It is not uncommon for me to come across situations that I have never seen before. In game jams, I am often doing things that I have never tackled before. When this happens, you definitely should know how to use a search engine.
The great news is that Unity has a very large community. It is uncommon to not be able to find someone talking about a solution to your problem. As well, there is almost always a video tutorial available on some of the most common areas.
In addition to finding help when you need it for a problem, the community is great for providing help in terms of assets and resources too. We have used quite a few assets from the Unity asset store, developed by the community. Things like Gaia, which helped us to procedurally generate an outdoor world. Or, the asset PlayMaker, which has now been replaced by Bolt, a visual scripting editor. This made coding the basic functions of a game easier. You would be surprised at what you can find to help speed up your development process.
The truth about game development is there are a lot of pieces of software to be used throughout the process. One thing I liked most is that Unity, being one of the big boys in the industry, is often very compatible with other software used in the industry.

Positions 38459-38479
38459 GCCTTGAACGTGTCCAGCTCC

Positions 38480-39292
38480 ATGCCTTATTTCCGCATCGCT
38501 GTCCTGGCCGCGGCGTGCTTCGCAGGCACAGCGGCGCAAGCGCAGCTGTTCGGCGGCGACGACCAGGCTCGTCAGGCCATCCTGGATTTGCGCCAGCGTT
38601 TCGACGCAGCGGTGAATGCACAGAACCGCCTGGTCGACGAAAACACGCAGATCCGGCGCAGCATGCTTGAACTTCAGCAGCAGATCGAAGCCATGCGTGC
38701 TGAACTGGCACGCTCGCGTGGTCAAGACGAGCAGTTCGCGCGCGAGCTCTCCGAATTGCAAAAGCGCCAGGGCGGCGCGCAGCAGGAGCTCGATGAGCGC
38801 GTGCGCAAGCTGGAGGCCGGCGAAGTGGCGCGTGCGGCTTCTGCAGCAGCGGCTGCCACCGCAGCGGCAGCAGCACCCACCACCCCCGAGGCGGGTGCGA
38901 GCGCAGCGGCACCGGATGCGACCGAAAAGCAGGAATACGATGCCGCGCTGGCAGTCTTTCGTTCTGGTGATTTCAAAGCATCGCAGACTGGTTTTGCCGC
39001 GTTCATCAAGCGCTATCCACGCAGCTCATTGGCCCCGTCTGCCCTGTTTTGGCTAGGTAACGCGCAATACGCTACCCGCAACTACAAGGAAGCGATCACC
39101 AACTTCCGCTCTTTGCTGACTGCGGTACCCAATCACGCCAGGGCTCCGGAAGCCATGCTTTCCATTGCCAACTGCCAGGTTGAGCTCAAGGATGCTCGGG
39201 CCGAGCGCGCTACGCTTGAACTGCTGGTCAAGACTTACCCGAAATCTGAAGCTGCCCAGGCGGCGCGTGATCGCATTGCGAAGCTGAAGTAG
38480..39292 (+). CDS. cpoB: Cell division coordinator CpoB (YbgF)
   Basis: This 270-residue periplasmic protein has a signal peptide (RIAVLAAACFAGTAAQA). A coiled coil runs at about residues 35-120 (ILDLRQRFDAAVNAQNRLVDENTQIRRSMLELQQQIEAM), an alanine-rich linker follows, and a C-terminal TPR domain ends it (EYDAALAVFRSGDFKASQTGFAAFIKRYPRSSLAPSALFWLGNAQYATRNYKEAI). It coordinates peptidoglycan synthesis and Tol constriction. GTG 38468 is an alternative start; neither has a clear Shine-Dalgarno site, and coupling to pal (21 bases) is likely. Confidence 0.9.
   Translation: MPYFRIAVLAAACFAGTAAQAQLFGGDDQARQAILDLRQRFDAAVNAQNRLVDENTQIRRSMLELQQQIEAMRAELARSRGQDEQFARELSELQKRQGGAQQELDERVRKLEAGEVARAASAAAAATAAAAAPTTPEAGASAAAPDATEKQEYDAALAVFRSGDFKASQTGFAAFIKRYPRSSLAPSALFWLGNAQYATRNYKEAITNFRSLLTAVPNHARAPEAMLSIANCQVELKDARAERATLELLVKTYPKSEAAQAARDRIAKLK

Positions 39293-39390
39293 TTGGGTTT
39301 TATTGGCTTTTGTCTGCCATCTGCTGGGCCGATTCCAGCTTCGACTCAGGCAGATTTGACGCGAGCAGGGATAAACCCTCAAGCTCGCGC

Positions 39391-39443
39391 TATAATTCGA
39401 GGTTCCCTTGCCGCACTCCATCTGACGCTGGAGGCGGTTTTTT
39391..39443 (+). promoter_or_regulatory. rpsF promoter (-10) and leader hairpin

For example, Maya has a plugin that you can use to send models directly to Unity. The communication between Substance Painter and Unity is fairly flawless too. They have a pre-built configuration for exporting your textures, although I would likely make some tweaks on it based on what rendering pipeline you choose. It just seems that I have had very few issues getting any of the software to work well with it.
Even software like Adobe Fuse, which has been around a while, plays pretty nice with Unity. We have been able to export Character Rigs out of Fuse and directly into Maya and apply the animations easily. There are numerous resources on how to do this available on YouTube.